The run up the trail was uneventful until just below Blue Point, where snow became an issue. This was where I had turned around on the mountain bike a week or so prior. It was also where I met Willy, another cyclist who had climbed the lower section below me and caught up as I stood at the snow line, looking into the Rattlesnake Wilderness. All of the June flowers were along the trail. Indian Paintbrush, Lupine, Bear Grass, Arrowleaf Balsamroot and so forth. Beautiful. There were numerous women cyclist descending the lower section of the trail as well and a few below Blue. “The female species is more deadly than the male,” I thought of Kipling to myself while a lady descended just above a treacherous switchback, quickly followed by what almost could have gone for a Siberian Husky or Malamute pup. “Did my friend already come by?” She asked as we passed one another. “Yep, nice job,” I replied. “Pretty grueling,” or something like that, she said. She was the last person I saw on the ascent. I do not ride the trails with my Labrador. Descents are too hard on dogs.
        Blue Point was snow covered as mentioned above. Other than the Coyote and a few Whitetail deer I noted little activity in the darkness below the canopy of the forest. While running on the snow, I thought of a time I had ridden through this section alone at close to midnight, while snow covered as well. The headlamp reflected off of the snow and illuminated the darkness. That evening there also happened to have been a full moon. It was part of an informal exercise someone put together each fall crossing over many sections high above Missoula. In sections below Wisherd Ridge the sun was pretty brutal, reflecting off of the snow and burning my face. Remember glacier glasses? I never seem to see them around any longer, but I thought of the leather going around their rims as I ran through this section. I could have used a pair. I recalled as a young teenager wearing the glasses high above Kaprun, Austria, training on the glaciers in the middle of July. I think it was a Bob Beattie organized job that my wonderful parents let me take advantage of. A lucky youth.Sheep Mountain Peak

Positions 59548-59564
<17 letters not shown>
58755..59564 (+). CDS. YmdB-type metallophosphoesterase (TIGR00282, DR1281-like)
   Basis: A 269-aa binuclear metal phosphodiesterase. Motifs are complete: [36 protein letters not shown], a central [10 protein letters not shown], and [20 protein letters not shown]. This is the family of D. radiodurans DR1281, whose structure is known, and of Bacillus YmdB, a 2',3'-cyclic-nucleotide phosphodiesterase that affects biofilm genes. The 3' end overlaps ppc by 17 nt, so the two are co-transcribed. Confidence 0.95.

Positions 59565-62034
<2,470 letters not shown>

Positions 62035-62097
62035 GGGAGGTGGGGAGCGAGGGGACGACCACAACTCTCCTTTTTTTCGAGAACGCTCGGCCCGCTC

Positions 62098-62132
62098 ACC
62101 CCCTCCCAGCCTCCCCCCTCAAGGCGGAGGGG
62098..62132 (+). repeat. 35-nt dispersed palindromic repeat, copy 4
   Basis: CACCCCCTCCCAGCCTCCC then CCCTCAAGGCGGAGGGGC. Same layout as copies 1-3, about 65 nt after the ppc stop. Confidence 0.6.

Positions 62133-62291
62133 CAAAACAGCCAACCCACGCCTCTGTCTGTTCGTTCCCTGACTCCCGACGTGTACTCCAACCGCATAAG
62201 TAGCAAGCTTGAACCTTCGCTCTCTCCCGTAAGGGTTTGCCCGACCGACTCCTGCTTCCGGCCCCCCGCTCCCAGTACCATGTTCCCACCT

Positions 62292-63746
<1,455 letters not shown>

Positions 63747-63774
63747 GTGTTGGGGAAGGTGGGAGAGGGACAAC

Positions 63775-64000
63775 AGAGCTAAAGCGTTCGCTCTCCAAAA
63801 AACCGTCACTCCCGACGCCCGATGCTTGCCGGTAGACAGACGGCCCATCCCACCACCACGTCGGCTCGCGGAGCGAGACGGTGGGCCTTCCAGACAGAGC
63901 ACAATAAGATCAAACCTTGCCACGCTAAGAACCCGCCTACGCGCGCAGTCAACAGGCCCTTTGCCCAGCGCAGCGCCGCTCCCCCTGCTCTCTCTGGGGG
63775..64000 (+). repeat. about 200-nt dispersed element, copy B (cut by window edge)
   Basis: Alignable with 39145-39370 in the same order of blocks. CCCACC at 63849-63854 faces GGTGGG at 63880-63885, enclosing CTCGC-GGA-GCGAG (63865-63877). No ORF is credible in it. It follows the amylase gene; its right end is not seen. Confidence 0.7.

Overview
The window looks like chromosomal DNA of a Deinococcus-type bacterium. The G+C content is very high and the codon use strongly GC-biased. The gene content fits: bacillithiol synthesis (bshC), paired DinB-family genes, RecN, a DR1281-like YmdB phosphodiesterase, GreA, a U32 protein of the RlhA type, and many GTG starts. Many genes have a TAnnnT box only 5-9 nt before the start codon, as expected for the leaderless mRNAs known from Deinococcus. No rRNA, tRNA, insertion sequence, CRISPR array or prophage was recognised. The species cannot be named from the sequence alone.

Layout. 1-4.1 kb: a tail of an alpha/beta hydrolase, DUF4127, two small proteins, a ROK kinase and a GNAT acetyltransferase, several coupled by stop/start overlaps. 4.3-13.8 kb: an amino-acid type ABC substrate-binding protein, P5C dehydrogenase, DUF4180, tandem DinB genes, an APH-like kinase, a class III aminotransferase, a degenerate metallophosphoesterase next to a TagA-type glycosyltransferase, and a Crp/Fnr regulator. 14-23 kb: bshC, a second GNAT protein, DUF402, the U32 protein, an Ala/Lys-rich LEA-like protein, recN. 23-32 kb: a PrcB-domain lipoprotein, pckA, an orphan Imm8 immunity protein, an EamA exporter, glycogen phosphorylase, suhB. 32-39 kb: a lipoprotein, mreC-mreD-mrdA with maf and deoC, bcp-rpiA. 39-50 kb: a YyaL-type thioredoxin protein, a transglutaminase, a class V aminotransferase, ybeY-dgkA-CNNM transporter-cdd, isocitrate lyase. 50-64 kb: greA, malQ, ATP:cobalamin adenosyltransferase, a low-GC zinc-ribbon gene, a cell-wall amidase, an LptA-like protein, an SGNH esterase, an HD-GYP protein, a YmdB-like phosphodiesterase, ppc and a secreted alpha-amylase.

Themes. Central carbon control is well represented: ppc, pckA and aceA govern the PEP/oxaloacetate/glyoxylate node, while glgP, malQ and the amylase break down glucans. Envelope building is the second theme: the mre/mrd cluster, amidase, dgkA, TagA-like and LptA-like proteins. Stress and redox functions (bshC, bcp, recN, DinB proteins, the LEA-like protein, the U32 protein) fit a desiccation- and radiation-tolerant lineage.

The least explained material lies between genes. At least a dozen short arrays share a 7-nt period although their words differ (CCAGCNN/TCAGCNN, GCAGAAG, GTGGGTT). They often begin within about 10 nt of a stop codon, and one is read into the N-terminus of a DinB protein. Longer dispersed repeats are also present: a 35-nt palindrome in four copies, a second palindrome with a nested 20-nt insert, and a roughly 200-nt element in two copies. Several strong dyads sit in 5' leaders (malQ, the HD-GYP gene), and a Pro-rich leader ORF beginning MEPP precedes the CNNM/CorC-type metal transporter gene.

It’s almost July, yet there is still plenty of snow in the higher elevation. Realizing the open areas were being warmed by the sun, I felt I probably still had a chance of making the peak. When I reached Wisherd, I noted this was the case and ran off and on the trail across the scree and snow fields finally reaching Sheep. One day only have I actually seen Big Horn Sheep on this peak and it was right as I surfaced through the trees above Wisherd. A small group quickly ran off the hill, down towards the Blackfoot Valley staying at the edge of the tree line. This memory seems to surface each time I’m coming through the area.East Fork Rattlesnake